44 Reflects on 17

Recently, as seems to happen about once a year, a conversation or two, probably more, threads the needle of Twitter about online math community aka #mtbos.  I remember it first happening here  and here in 2013.  These conversations are healthy and rich.

Each time this thread reappears, I am overwhelmed with the desire to say thanks.

In the summer of 2011, with generous funding from Math For America, I headed to the Park City Math Institute with my husband, our two mountain bikes, my then 13-year-old step-daughter and 2-year-old son, and our Bernese mountain dog.  Though I enjoyed endlessly fun family time, the real gift was discovering myself as someone who was good at math and welcomed into a community of smart, funny, creative, serious and goofy mathy folks.  At the time I was a middle school math teacher ( I really think I snuck in the back door when I got my single subject credential), it was the first time in two decades that I had studied math.

When I was a kid, I was really good at learning math facts.   In 2nd grade I was literally kicked out of class for being too good at my times tables, forced to memorize my 13s-25s when the teacher ran out of work for me to do.  In 3rd grade I got moved to a 4th grade class and in 5th grade I walked to our local middle school to take pre-algebra with 8th graders.  I took Algebra 1 in 6th grade, BC calculus as a sophomore, followed by MV Calc and Linear Algebra.  Throughout much of this I had the most amazing teacher, John Benson, who used Mathematica in the late 1980s better than most use Desmos in the late-2010s and who never stopped believing in me, even when I had given up on myself.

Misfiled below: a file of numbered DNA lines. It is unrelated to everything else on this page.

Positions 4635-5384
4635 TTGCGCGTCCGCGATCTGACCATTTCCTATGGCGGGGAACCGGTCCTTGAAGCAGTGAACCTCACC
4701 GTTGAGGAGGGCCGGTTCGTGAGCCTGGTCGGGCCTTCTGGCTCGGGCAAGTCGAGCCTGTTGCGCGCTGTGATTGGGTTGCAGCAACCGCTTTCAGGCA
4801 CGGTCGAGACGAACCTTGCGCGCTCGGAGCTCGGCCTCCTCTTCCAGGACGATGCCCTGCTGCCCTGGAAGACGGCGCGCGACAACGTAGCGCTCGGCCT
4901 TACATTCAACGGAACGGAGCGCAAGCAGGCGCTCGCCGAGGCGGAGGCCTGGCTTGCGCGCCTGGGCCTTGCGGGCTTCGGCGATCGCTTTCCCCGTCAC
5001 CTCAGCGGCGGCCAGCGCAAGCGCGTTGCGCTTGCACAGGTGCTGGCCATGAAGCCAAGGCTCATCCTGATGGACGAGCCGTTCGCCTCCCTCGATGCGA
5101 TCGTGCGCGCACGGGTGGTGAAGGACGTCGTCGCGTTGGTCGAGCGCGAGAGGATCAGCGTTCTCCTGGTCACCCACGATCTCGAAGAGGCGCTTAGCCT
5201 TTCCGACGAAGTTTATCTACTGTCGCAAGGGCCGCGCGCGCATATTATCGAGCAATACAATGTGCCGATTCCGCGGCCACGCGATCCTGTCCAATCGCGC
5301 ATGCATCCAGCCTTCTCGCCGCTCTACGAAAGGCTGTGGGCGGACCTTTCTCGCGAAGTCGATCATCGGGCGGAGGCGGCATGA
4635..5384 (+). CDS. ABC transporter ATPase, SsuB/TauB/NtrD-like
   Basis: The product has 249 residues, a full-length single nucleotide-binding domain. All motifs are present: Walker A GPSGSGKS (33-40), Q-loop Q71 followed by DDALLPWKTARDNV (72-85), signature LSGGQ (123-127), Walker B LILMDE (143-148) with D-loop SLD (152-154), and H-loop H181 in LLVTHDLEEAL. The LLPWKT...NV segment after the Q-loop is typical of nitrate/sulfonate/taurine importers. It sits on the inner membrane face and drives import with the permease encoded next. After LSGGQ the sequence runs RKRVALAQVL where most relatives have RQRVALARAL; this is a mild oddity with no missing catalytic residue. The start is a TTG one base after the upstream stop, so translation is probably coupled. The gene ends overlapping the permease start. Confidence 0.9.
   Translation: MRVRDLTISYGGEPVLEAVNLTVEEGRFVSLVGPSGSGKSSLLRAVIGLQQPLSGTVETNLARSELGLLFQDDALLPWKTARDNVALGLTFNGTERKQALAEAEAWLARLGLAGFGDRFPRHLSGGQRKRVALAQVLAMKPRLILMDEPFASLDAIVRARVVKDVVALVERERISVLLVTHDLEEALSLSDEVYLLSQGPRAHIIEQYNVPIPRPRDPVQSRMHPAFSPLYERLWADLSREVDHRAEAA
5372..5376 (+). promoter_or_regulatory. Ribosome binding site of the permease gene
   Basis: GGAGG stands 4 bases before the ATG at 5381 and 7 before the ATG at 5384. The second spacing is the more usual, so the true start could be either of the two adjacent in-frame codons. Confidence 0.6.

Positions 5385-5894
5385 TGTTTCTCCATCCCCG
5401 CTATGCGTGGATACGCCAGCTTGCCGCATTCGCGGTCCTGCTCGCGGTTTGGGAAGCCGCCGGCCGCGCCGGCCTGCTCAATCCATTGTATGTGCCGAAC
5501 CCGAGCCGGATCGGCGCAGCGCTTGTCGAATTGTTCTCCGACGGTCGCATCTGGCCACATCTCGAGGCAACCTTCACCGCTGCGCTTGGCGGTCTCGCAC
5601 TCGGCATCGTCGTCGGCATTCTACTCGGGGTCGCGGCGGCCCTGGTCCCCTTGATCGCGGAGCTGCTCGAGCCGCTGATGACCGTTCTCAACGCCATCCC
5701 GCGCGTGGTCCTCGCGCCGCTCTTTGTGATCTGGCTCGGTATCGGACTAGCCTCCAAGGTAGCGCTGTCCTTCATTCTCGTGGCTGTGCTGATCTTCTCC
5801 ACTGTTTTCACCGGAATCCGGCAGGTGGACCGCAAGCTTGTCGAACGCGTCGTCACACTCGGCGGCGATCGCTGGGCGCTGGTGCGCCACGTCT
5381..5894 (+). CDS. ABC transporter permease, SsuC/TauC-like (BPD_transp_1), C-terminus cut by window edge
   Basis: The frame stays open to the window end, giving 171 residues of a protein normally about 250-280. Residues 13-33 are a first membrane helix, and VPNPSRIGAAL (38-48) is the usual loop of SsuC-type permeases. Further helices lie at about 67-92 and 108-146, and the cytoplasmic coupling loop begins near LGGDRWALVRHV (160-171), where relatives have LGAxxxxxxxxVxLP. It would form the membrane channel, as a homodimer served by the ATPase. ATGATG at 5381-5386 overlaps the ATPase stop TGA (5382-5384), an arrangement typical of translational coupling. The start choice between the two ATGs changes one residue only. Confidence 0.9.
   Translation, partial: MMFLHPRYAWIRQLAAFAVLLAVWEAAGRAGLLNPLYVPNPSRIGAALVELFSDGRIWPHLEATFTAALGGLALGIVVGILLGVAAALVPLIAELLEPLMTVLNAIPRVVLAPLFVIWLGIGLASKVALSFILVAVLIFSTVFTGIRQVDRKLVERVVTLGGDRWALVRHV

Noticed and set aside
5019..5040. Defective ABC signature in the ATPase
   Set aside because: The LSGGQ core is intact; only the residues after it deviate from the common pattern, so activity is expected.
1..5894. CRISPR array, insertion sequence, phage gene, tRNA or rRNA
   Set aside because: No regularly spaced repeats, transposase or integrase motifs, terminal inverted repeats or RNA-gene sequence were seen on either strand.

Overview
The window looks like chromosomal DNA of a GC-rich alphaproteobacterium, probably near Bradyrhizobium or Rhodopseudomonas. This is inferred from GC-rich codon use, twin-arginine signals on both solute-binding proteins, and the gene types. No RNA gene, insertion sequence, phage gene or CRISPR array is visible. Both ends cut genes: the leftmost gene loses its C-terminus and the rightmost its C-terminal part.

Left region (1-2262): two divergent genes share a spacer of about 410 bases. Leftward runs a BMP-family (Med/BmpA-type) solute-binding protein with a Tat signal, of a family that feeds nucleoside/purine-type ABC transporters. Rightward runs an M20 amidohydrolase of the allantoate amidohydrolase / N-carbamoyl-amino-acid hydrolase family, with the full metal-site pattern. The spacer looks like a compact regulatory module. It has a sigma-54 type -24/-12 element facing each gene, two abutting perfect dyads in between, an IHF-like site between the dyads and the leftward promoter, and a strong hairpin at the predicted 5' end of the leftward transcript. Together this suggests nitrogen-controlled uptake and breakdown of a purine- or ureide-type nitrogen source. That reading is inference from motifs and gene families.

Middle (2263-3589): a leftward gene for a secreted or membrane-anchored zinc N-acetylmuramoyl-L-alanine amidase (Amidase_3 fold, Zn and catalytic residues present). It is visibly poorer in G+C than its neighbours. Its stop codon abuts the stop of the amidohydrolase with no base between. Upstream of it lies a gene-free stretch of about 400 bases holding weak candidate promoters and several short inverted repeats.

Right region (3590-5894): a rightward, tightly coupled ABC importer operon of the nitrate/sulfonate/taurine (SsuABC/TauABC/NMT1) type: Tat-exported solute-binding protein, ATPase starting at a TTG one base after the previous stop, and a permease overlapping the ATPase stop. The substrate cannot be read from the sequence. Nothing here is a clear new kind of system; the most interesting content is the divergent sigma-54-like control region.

But give up on myself I did.  Senior year of high school, I promised myself that as soon as I got to college, I would never take another math class.  Sadly, I kept that promise for nearly 20 years.

I had gotten to a point where I could do a whole lot, but understood very little of it.  And I hated, really, truly hated, being seen as a math nerd.  There were maybe 16 of us in my MV Calc class and 4 of us in my Independent Study Linear Algebra class.  My memories (which are probably not entirely accurate) are of me, being the only girl, with a bunch of pimply, nerdy boys who were extremely competitive, quick at math, and uninterested in slowing down for me who needed to carefully draw, model and see every new idea.  I desperately needed Jo Boaler to whisper in my ear when I left for college, but thankfully I found her as an adult.

Although I occasionally get glimpses of this stereotype in my adult life, it’s pretty darn rare.  Starting in Park City and again when I did Math For America and again now within the #mtbos community, I have found my people.  And chances are, like me, you were a nerdy math kid.  But somehow you persisted when I did not and I am so thankful to have found you.  In Park City, among many others, I met Kate and Ashli,  Sam and Tina along with the wise teaching of Bill and Darryl and Cal.  And now, as a Desmos Fellow, I feel so lucky to be surrounded by such creative, silly, brilliant people like Suzanne and Jenn (and so many others!) who do the creative work I wish I had been encouraged to do when I was 17.  THIS is the math I would have loved at 17 and THESE are the people I wish I knew then.  Thankfully, I’ve found them now along with so many more.

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